- Associated Press - Friday, November 4, 2016

ST. GEORGE, Utah (AP) - Throughout history, theaters have notoriously been a hotbed for ghostly activity. From lingering actors who are never satisfied with their performance to founders and patrons who just couldn’t let the show end long after the curtain closed, every theater seems to have its own ghost story.

The prevalence of paranormal activity is acknowledged even in the way the theater operates. Many performance spaces leave one single light out on the stage throughout the night to ward off evil spirits or to lure in benevolent forces in hopes of fostering a positive artistic environment - depending on who you’re asking, of course.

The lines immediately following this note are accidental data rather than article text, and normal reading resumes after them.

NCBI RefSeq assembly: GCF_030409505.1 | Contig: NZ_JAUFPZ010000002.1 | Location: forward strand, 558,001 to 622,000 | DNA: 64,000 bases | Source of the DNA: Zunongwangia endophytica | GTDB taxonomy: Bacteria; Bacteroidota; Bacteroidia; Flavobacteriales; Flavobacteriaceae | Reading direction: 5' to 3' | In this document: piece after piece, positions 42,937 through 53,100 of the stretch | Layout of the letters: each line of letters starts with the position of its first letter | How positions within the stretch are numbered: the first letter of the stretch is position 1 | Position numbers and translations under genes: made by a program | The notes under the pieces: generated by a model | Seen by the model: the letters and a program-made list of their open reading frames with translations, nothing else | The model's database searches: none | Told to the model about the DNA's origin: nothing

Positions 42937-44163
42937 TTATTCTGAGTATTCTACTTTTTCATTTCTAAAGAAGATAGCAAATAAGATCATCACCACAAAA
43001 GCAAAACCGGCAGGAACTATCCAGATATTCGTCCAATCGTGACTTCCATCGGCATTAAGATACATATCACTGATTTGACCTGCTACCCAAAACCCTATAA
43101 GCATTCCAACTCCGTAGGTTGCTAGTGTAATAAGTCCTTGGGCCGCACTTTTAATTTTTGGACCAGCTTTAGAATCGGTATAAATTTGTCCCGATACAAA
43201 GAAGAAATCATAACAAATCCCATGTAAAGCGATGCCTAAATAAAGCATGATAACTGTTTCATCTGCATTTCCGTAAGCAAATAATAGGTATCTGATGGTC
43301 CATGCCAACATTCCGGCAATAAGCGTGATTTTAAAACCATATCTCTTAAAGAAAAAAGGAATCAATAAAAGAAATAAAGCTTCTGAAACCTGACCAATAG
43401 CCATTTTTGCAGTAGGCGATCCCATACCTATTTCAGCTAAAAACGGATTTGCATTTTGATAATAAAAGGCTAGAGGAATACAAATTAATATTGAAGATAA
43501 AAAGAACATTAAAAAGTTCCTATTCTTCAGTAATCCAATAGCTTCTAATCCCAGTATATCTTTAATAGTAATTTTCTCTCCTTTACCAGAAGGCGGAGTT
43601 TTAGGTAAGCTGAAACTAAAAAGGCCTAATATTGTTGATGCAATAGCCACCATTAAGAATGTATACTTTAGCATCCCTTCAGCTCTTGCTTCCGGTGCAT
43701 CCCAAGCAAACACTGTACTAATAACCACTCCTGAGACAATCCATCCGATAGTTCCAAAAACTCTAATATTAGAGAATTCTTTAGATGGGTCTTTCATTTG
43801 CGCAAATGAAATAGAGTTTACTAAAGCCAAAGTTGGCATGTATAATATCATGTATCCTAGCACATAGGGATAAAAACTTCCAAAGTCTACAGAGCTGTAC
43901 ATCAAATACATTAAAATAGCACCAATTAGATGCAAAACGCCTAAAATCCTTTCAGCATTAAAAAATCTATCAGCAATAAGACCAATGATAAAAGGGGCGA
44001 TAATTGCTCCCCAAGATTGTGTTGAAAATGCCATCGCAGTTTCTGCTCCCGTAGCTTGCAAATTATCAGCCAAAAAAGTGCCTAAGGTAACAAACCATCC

The Utah Shakespeare Festival is no different, reported The Spectrum (http://bit.ly/2dZMwnJ).

Since the founding in 1961, the Festival has experienced its own share of lingering spirits, mischievous ghosts and cursed plays.

USF founder Fred Adams has never personally experienced any of the hauntings, but he’s well aware of the lore - especially the girl in the blue dress.

According to Adams, the girl either fell or threw herself from the balcony of the Braithwaite building, which used to have a theater on the third floor, while wearing a blue dress. Over the years, Adams said she was often seen quietly materializing in the theater or could be heard playing “Clair de Lune” on an old grand piano. But she disappeared decades ago after the theater space was remodeled into a suite of offices and classrooms.